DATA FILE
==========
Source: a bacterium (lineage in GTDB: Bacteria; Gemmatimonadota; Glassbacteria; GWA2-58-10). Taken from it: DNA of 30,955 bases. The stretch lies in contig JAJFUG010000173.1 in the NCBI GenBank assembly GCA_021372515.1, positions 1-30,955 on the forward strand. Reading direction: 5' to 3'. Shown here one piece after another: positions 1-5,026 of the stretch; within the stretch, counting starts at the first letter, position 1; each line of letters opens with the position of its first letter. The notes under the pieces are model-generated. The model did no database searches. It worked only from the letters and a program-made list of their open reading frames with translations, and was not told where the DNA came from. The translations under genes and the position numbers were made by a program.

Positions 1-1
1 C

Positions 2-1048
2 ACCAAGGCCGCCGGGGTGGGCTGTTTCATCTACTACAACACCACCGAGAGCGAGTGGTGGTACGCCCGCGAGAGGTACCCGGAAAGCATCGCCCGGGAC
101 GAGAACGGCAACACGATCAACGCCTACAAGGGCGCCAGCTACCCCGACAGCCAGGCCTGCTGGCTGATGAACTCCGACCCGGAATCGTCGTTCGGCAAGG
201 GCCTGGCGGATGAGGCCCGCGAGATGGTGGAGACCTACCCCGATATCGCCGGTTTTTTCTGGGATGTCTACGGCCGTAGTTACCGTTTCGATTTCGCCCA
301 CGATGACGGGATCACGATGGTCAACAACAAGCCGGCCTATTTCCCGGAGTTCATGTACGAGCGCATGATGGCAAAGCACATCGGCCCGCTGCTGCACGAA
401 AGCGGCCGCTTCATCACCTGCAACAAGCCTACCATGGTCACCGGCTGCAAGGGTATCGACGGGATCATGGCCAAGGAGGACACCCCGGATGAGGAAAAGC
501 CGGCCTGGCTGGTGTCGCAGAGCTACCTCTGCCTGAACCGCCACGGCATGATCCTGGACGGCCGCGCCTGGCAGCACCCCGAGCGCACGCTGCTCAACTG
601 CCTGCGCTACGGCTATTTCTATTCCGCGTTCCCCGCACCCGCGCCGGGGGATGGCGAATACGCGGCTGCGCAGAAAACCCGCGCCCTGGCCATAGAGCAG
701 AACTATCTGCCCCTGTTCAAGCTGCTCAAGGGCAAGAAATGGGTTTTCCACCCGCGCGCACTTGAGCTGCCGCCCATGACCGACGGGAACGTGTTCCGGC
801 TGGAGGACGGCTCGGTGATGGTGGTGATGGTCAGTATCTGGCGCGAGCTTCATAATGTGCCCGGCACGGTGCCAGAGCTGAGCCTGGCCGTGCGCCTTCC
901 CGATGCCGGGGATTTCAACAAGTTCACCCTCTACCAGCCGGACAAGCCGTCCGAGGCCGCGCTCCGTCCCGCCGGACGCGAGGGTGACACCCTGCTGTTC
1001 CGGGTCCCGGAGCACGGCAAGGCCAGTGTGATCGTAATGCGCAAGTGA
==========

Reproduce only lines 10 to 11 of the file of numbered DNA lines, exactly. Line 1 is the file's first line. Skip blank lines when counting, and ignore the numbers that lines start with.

501 CGGCCTGGCTGGTGTCGCAGAGCTACCTCTGCCTGAACCGCCACGGCATGATCCTGGACGGCCGCGCCTGGCAGCACCCCGAGCGCACGCTGCTCAACTG
601 CCTGCGCTACGGCTATTTCTATTCCGCGTTCCCCGCACCCGCGCCGGGGGATGGCGAATACGCGGCTGCGCAGAAAACCCGCGCCCTGGCCATAGAGCAG